CHICAGO, IL.- The Museum of Contemporary Art Chicago
presents a site-specific commission by Costa Rican artist Federico Herrero for the museum's two-story atrium. With Herrero's characteristic color blocks, Alphabet splashes bright colors onto the MCA entrance to create a large-scale, abstract landscape reminiscent of the tropical landscape in Central America. Alphabet flows down the atrium wall to the façade window to immerse the space with colored light that comes through the windows and changes as the day goes by. From summer through next spring, the mural can be experienced from inside the museum and from the MCA's front plaza, and like a real landscape, dramatically changes with the shifting weather conditions of the city. Alphabet is on view from August 11, 2018 to May 5, 2019 and is organized by MCA Associate Curator José Esparza.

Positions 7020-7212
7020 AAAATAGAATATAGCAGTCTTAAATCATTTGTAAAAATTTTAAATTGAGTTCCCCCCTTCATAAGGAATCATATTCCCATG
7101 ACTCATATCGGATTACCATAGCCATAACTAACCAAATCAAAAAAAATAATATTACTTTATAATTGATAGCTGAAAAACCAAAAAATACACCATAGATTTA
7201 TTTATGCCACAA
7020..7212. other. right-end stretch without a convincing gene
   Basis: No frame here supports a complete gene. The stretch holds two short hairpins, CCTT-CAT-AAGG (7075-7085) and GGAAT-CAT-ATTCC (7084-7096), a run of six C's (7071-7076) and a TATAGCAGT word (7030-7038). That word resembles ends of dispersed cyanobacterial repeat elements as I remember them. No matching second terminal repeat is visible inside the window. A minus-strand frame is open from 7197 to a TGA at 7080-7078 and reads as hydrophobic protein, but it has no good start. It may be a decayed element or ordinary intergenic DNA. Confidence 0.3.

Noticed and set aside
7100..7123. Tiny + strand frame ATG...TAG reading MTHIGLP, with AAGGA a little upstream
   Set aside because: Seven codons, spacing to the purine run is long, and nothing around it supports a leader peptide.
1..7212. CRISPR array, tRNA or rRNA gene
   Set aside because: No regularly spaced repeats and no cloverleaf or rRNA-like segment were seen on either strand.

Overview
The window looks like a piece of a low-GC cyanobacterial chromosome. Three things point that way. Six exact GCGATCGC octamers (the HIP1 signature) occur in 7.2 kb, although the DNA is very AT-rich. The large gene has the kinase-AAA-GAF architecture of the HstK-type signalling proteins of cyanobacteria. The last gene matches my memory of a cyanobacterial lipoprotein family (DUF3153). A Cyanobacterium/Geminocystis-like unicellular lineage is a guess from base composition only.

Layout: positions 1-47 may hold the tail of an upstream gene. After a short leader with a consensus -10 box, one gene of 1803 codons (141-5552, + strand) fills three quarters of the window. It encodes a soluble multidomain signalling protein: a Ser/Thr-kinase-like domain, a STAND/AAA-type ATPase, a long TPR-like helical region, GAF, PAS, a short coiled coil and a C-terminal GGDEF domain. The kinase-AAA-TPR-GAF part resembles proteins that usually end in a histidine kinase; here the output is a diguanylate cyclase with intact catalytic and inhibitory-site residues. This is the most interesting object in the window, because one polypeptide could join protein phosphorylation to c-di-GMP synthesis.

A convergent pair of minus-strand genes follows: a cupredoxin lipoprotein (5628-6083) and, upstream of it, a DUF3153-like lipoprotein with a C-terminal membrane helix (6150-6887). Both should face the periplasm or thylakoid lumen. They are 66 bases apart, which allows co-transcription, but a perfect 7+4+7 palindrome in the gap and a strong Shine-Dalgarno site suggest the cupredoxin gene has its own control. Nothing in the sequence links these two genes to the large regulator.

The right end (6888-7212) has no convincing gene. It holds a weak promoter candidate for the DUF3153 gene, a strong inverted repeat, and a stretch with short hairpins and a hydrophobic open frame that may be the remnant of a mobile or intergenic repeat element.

Herrero's practice as a painter constantly shifts in scale, but his immersive landscapes are as impactful in small-sized canvases as they are in monumental urban spaces. His inviting, brightly hued landscapes of organic blocks of color often break free of their frames, growing beyond the canvas or wall to the horizontal surfaces on the floor and ceiling. Inspired by his observations of everyday Costa Rican life, Herrero is interested in extending his abstract color fields into urban space and public life. In this way, the artist sees his paintings as a continuous, open-ended landscape that is always growing, transgressing, and morphing into new forms.
Federico Herrero lives and works in San José, Costa Rica, where he was born. His work has been exhibited around the world, including the Saatchi Gallery in London, the Museum of Contemporary Art in Detroit, the Guggenheim in New York, Diablo Ross Gallery in Panama City, Art Basel in Switzerland and Miami, Watari Museum for Contemporary Art in Tokyo, and the Moscow Biennale. Recently, Herrero has had solo exhibitions at Sies + Höke in Düsseldorf, Galeria Luisa Strina in São Paulo, Proyectos Monclova in Mexico City, Sultana Galerie in Paris, and La Casa Encendida in Madrid. He received the Venice Biennale's Special Prize for a Young Artist in 2001, and studied painting at the Pratt Institute in New York from 1997 to 1998.